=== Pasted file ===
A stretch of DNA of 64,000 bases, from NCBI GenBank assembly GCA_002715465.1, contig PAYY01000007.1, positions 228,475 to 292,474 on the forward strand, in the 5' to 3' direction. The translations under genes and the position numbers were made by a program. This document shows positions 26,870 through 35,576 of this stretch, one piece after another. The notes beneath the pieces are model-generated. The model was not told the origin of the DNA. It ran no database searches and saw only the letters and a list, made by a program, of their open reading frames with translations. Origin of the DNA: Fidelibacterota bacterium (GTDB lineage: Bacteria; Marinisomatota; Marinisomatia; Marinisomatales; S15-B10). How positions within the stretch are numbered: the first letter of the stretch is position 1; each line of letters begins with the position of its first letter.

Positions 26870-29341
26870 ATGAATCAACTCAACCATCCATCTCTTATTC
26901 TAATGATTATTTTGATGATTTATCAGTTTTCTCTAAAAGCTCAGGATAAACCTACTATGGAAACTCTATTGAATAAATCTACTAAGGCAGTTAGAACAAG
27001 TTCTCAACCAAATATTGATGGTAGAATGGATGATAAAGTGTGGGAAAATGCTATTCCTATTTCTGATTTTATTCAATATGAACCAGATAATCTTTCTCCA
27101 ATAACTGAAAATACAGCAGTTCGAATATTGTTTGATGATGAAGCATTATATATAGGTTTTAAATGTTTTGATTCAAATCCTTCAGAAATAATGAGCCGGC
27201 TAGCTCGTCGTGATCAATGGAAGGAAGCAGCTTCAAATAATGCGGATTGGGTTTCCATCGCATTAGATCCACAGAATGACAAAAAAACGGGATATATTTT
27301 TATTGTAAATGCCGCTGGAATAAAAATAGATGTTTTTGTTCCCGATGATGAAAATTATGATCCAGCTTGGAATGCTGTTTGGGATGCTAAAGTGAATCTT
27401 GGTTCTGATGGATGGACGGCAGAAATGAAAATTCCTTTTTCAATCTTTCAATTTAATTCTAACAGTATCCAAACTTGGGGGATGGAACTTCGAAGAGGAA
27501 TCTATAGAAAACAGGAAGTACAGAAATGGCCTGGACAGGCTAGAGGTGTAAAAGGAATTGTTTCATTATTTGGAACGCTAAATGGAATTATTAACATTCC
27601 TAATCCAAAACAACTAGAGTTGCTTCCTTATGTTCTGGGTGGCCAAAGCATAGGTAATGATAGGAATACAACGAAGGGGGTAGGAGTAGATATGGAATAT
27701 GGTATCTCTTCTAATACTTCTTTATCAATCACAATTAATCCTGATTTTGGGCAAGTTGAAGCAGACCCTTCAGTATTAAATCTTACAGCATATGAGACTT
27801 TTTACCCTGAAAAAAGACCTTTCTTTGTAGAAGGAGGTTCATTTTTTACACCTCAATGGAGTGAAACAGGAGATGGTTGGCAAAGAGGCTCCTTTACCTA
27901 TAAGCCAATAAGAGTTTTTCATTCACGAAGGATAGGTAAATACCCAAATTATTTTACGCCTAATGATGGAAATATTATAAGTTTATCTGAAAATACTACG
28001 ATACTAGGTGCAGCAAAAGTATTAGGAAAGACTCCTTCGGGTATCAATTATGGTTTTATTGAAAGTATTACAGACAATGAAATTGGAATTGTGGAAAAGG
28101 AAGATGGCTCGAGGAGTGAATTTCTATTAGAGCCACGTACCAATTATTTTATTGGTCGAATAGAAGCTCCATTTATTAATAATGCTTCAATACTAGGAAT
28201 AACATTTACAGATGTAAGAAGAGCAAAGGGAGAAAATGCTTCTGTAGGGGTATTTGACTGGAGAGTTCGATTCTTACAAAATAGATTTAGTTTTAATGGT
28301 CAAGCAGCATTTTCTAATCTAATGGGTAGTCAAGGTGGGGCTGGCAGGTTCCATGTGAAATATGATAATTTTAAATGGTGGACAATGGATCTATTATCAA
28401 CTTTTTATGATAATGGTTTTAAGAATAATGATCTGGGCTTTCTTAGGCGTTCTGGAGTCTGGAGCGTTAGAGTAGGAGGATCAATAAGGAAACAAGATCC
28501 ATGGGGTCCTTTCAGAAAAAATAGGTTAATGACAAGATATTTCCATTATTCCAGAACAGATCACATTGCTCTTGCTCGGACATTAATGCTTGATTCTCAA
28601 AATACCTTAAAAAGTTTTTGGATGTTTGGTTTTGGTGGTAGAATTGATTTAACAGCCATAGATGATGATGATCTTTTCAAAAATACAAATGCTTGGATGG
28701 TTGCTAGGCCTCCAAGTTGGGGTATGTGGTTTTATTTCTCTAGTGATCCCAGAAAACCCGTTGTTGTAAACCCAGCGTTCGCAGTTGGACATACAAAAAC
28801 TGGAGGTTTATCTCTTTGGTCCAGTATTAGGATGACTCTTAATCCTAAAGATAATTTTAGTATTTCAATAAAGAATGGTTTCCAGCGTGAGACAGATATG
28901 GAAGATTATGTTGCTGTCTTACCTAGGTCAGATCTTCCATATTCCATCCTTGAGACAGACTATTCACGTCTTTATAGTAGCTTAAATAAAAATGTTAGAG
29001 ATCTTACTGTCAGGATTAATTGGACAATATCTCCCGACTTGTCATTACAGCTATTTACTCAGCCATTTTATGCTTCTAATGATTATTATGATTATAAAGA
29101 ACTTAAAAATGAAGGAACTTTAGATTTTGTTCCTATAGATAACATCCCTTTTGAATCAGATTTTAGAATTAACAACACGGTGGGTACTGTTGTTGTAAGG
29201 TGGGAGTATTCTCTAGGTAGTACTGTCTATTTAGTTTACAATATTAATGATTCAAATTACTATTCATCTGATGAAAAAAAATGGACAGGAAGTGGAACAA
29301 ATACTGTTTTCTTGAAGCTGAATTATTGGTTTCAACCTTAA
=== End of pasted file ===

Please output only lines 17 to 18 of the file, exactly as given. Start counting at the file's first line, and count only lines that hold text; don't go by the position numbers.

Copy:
28201 AACATTTACAGATGTAAGAAGAGCAAAGGGAGAAAATGCTTCTGTAGGGGTATTTGACTGGAGAGTTCGATTCTTACAAAATAGATTTAGTTTTAATGGT
28301 CAAGCAGCATTTTCTAATCTAATGGGTAGTCAAGGTGGGGCTGGCAGGTTCCATGTGAAATATGATAATTTTAAATGGTGGACAATGGATCTATTATCAA